PCC in battle with Home Office officials who ‘misunderstand’ problems facing force

The Home Office has been told to “get its facts right” in war of words over the financial position of one of the UK’s most over-stretched forces.

Oct 31, 2017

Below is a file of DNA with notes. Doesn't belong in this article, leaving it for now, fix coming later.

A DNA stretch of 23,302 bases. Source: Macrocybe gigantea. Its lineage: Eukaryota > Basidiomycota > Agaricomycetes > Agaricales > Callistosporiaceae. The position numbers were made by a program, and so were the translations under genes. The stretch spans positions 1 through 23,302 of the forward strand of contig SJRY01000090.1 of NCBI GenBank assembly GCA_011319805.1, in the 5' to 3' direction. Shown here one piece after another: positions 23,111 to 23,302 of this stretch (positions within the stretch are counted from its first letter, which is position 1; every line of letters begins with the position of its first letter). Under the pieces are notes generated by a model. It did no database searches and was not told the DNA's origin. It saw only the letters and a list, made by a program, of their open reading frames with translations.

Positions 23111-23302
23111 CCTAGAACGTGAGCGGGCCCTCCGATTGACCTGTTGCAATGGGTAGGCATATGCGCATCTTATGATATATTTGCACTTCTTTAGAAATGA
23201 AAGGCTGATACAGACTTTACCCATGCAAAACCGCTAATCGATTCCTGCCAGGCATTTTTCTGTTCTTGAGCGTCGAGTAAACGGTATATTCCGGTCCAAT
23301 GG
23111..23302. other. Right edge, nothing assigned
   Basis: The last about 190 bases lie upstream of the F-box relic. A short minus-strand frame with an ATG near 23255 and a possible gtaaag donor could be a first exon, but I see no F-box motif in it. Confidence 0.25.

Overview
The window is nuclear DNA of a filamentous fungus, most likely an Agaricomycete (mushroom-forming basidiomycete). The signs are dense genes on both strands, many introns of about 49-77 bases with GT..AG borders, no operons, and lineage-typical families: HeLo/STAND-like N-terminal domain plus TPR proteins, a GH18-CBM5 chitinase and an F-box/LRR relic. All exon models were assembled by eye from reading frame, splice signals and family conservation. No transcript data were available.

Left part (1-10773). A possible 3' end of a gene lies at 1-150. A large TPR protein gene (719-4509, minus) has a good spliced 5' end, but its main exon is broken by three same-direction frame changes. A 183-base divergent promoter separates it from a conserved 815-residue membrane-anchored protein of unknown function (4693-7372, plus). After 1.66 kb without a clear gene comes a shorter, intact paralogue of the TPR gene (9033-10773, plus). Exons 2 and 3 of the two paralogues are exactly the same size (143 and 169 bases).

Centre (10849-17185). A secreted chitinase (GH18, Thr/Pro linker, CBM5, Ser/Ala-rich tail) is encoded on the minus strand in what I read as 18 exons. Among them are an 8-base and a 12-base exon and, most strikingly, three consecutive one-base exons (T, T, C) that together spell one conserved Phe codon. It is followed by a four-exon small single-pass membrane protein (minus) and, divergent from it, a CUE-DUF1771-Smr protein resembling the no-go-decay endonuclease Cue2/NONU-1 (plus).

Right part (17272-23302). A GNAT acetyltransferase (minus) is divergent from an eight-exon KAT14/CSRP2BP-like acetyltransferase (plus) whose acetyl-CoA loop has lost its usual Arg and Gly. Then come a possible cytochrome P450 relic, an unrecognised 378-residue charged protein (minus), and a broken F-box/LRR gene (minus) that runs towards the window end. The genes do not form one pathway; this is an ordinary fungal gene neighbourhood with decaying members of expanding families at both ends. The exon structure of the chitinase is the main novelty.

The Home Office has been told to “get its facts right” in war of words over the financial position of one of the UK’s most over-stretched forces. Bedfordshire police and crime commissioner (PCC) Kathryn Holloway has pointed to “a fundamental misunderstanding” – insisting she has only provided the “unvarnished truth” when declaring the force`s future is `on the line`. She says the Home Office has released media statements claiming Bedfordshire Police holds £13.2 million in its “reserves” and alluded to £1.8 million increased funding of the force, which the PCC confirmed was more than wiped out by the “costs of standing still”. Ms Holloway maintains the force has just £3 million in general reserves which can be used for ‘any emergency or general purpose’ and argues that £650,000 has had to be found for the one-off, unconsolidated pay award to officers – on top of the one per cent already budgeted for. The Conservative PCC, who has already crossed swords with the Home Office on the issue of budgets, has now written to Policing and Fire Services Minister Nick Hurd expressing “huge concern” that in the month when the police funding settlement for 2018/19 is due to be announced in the Chancellor’s Spending Review, “the Home Office still does not appear to fully understand our finances”. She added: “As far as any extra money is concerned, Bedfordshire Police has had to make savings of £11.1 million in the three financial years 2015/16 to 2017/18. While the Home Office say our overall funding has increased from £99.6 million to £101.4 million, an increase of £1.8 million, this does not take account the fact that our stand-still costs have increased well above that level.” Responding to the claims, the Home Office says it agrees with Her Majesty’s Inspectorate of Constabulary and Fire and Rescue Services that there is “considerable scope” to improve efficiency in the police service. Since 2010 forces in England and Wales have increased the proportion of officers working at the frontline and proved that “you can continue to cut crime with a smaller, more agile workforce”, it added. Ms Holloway believes that budgetary constraints are putting a void between frontline policing and the demands being made on officers. Forces across England and Wales are now “experiencing” the kind of financial pressures that for years the under-funded Bedfordshire force has faced. The Bedfordshire PCC had already told Mr Hurd in an initial submission that the force needed £10 million funding for 300 frontline officers and 80 detectives to plug a gap between resources and unprecedented demand. She described the Bedfordshire Police Demand and Finance Report 2017 “arguably the most important document which the force has ever sent to Government”. “It certainly is among the most detailed ever to be sent to a Policing Minister from the force… to meet a level of demand for its services that has never been seen before,” she said. The plea for additional funds comes on top of her support for Chief Constable Jon Boutcher in already seeing 96 new constables recruited in the financial year to April 1 and 100 more coming this year. Ms Holloway has told the minister the force – seen as “guarding the back door to the capital, and UK plc” – should be treated as a “special case for scrutiny given its unique situation”, adding: “I firmly believe that if this shortfall is not met, Bedfordshire Police`s future is unsustainable. “Bedfordshire Police is a force achieving miracles on its overstretched budget… it is fair to say its future is on the line.” The PCC said the force has seen an 11 per cent increase in 999 calls this year, a 16 per cent increase in 101 calls and a 24 per cent increase in calls requiring an immediate response by officers. In common with the rest of England and Wales, crime levels have also risen in Bedfordshire with a 12.2 per cent increase in overall recorded crime in the county between April and August 2017. Ms Holloway says the force, in budgeta

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